For McNamara, the benefits of the online option were many. First, the use of technology in the virtual classroom mirrored the experience that many global companies now implement: working on complex business cases with multinational partners across different time zones and continents. Second, he and his classmates being able to keep their current jobs meant that they could apply what they’d learned instantaneously and bring back their experiences to the classroom the next day. This integrated, global perspective is one that McNamara values highly.

“I was initially skeptical about the virtual aspect of the program, fearing I would miss out on the important in-person relationship aspect that an on-campus program offers,” McNamara says. “But my interactions with my peers and professors were not limited at all; in fact, it might have been easier. As a result of the technology, we could meet anytime and any place by simply logging on.”

There were pain points, too, however. While the online program was flexible, there were still only 24 hours in the day—juggling a family, a job, and a top MBA program at once wasn’t easy. The fast-paced, no-compromise aspects of Kenan-Flagler forced him to rapidly develop his skills in areas like prioritization and time management. But support was available in McNamara’s professors and peers.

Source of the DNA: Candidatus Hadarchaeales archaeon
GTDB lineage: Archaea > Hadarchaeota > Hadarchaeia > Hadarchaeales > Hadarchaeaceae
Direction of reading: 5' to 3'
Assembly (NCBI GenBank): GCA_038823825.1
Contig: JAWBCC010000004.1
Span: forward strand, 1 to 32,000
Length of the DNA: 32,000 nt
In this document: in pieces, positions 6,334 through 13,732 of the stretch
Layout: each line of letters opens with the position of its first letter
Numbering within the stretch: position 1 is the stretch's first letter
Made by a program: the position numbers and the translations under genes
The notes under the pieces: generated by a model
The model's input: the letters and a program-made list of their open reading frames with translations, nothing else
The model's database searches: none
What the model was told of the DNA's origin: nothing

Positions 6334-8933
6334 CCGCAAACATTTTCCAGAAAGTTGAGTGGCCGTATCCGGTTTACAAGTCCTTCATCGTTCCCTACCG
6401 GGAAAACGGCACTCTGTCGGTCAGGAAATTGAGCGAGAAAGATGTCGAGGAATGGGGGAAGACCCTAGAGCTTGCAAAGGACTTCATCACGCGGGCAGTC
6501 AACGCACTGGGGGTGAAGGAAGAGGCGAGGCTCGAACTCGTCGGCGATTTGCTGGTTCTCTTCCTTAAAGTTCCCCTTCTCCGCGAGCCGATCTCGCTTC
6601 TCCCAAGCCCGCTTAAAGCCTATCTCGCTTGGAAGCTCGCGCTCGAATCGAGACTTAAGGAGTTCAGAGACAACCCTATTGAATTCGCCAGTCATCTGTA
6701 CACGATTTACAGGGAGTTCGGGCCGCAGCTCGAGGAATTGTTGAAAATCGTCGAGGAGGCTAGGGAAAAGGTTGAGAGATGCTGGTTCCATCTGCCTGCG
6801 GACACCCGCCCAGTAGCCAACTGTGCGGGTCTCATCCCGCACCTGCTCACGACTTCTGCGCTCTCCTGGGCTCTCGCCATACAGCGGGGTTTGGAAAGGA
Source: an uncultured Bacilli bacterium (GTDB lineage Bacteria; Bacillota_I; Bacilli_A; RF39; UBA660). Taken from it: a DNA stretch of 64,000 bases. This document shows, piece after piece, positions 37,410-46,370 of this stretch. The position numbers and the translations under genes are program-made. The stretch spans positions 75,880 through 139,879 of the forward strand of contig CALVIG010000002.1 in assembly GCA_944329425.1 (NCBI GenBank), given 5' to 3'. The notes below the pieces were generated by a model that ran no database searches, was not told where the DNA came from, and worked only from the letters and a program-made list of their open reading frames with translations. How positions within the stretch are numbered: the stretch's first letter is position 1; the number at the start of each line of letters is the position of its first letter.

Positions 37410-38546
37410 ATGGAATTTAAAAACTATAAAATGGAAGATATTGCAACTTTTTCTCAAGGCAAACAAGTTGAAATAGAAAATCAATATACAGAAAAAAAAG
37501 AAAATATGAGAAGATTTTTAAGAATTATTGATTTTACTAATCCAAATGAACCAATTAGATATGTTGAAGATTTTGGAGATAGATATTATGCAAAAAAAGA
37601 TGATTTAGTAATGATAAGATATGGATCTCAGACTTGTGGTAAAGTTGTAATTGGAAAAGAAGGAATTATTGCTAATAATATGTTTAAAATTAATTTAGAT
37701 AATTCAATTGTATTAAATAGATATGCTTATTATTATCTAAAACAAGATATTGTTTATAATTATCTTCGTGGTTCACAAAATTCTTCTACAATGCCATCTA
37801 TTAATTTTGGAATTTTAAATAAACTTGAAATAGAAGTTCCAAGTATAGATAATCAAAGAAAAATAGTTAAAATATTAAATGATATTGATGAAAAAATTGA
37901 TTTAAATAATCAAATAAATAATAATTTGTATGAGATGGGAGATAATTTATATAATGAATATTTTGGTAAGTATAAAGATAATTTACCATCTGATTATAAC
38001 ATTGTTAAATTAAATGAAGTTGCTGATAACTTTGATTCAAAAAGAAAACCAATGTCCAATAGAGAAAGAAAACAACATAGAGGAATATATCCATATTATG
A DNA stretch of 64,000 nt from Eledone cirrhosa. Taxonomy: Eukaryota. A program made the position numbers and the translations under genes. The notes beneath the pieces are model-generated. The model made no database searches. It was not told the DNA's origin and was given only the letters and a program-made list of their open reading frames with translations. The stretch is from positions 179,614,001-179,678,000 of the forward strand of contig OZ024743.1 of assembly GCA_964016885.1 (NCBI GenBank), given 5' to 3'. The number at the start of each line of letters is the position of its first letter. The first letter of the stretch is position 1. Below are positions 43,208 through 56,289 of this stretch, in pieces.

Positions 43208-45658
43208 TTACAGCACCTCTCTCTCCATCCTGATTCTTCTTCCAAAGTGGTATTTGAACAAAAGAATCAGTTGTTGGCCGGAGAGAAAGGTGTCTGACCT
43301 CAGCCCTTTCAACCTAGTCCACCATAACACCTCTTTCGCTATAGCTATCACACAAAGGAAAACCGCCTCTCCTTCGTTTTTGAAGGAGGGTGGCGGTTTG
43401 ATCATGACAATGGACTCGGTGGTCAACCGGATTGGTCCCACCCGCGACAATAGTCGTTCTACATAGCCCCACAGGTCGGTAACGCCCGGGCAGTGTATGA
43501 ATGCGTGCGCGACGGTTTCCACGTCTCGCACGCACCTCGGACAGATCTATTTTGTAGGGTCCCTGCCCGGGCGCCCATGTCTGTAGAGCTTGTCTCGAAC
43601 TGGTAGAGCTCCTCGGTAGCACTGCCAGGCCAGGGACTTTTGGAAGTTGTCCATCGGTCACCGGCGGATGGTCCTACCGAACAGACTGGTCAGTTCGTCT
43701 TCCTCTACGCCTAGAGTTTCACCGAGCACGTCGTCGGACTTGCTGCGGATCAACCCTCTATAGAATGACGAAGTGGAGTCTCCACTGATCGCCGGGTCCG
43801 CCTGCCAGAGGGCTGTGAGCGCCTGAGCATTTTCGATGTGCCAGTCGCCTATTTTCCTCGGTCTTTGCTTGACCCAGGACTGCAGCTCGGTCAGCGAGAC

“Professors were always accommodating to meet with us and discuss questions/office hours, and my classmates and I met just about seven days a week,” McNamara says. “While the immersions were a necessary part of the program—I do believe you still have to have that in-person connection aspect—the best relationships were forged with my classmates virtually, both in class and in team meetings. We still meet regularly even after graduating and some have even started businesses together.”

For McNamara, the online MBA at Kenan-Flagler gave him more than an education. It gave him a safety net, a support network of accomplished peers, a handful of meaningful relationships with his professors, and the continuing and ongoing support of Kenan-Flagler’s career resources.

“Do it,” McNamara says in his advice to those considering the online MBA at Kenan-Flagler. “Knowing what I know now, if I were accepted to MBA@UNC and any elite on-campus program, I would still select MBA@UNC. They have paved the way for a top-ranked, rigorous business school to deliver an undiluted education in the virtual format. Virtual technology and distance learning is the way of the future in both business and education. Take advantage of the opportunity to hone your skills at a program like UNC Kenan-Flagler; it can only give you an edge to accomplish all of your professional and personal goals.”